Companionably sipping his way through his 22nd case (A Maze of Murders, 1998, etc.), Mallorcan Inspector Enrico Alvarez is immersed once more in the island’s expatriate community, this time focusing on the disappearance of Sabrina, the lush, much-younger wife of former English commodities broker Bevis Ogden, recently hospitalized from the ill effects of the aphrodisiac Spanish Fly, which he presumably took to satisfy his sexy young love. When Sabrina’s green BMW is found abandoned at the airport, rumors proliferate that she flew away with a dashing stud. Then her naked, ringless body is found in the underbrush on the estate of Señor Claudio Zafortega. Ogden is duly distraught. But an insurance fraud investigator tells Alvarez that it’s all an act: Ogden’s heavily insured second wife also supposedly debunked with a young stud, then died—and dear departed Belinda turns out to be a dead ringer for Sabrina. How many times can Ogden work this scam? His inquiries abetted by top-notch brandy provided by the scandalized Brits, Alvarez uncovers another May-December doomed romance, a three-timing lothario, and a spin on a twist that, momentarily, quells the barbs of his huffy superior officer.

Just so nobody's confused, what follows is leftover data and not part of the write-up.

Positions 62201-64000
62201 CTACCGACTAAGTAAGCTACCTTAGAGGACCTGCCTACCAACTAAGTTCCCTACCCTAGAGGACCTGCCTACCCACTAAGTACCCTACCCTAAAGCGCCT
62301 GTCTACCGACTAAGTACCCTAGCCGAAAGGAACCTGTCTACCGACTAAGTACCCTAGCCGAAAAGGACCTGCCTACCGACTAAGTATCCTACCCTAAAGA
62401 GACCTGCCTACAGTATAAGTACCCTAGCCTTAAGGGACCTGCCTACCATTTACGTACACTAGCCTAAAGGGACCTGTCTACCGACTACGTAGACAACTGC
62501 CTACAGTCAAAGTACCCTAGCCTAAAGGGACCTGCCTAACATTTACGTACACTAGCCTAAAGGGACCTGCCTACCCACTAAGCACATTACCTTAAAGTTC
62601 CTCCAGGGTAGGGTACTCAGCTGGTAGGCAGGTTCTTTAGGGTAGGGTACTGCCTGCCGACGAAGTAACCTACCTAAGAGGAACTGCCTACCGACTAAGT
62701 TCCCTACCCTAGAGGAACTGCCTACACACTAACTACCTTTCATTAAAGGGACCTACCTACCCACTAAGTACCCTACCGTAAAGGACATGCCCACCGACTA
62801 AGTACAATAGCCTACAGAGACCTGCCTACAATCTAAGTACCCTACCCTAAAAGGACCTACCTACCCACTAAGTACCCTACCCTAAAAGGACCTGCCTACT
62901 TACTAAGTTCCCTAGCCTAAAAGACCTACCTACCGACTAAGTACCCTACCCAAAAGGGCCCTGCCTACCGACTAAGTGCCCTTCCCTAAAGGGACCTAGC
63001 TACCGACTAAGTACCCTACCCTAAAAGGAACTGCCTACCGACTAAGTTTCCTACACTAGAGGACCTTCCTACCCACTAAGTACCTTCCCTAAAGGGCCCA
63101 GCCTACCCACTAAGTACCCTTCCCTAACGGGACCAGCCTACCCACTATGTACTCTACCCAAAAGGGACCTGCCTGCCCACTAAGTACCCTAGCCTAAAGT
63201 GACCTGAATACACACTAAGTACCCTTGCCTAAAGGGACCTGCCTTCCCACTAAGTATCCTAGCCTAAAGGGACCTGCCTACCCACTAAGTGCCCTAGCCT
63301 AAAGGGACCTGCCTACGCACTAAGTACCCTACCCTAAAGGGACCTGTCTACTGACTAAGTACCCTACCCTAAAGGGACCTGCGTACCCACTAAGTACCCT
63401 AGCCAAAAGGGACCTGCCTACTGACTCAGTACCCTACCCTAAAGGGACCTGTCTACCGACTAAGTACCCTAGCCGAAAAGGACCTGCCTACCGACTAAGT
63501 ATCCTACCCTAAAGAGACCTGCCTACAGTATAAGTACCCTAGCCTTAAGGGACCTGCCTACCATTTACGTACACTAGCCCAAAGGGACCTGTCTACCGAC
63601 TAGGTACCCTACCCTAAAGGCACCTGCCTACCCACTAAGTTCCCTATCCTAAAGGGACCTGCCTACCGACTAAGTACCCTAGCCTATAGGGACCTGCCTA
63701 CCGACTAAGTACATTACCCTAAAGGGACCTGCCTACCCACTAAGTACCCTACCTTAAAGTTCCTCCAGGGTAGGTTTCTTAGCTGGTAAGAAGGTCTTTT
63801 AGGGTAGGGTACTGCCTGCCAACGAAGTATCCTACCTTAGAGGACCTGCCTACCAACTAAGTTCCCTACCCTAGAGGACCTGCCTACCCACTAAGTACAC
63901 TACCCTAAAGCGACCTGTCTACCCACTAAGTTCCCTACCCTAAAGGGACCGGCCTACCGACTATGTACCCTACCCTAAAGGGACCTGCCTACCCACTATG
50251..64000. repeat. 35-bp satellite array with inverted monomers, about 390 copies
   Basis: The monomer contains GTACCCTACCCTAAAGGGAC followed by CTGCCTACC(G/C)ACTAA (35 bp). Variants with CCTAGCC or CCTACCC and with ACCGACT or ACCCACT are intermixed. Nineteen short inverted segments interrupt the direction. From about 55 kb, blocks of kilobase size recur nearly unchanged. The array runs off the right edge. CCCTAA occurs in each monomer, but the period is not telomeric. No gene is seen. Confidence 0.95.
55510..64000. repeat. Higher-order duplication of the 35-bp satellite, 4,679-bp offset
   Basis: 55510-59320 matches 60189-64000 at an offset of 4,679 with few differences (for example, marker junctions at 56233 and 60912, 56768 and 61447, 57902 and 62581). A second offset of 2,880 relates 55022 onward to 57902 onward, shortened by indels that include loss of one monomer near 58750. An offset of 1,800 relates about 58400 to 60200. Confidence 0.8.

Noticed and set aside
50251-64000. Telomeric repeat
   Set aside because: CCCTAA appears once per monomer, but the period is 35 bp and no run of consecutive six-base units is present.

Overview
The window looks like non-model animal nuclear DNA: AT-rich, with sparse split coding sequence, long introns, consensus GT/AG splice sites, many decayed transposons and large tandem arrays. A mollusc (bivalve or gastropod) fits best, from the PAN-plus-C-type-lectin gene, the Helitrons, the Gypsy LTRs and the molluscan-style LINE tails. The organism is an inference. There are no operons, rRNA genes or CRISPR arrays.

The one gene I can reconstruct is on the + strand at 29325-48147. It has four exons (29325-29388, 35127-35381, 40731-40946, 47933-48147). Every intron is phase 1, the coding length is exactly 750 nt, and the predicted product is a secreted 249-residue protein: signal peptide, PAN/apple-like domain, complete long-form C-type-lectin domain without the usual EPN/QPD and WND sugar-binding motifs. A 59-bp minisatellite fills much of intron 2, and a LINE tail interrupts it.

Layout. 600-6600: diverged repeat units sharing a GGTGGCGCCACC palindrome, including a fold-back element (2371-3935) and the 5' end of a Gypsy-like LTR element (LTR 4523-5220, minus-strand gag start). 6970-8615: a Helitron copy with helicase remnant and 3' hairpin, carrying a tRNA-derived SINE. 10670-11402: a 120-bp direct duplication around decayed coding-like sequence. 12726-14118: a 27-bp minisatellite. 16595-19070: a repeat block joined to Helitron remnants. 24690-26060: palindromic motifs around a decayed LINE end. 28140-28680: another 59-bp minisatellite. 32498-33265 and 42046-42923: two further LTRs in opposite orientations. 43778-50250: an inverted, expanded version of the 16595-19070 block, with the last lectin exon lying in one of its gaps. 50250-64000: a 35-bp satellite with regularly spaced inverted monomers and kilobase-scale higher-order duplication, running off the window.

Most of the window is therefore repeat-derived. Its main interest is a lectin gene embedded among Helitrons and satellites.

Jeffries genially jabs at self-deluding lovers, visiting island philistines, and both native-based and imported pomposity, all with an irony that’s as easy to swallow as a bottle of Hors d’Age.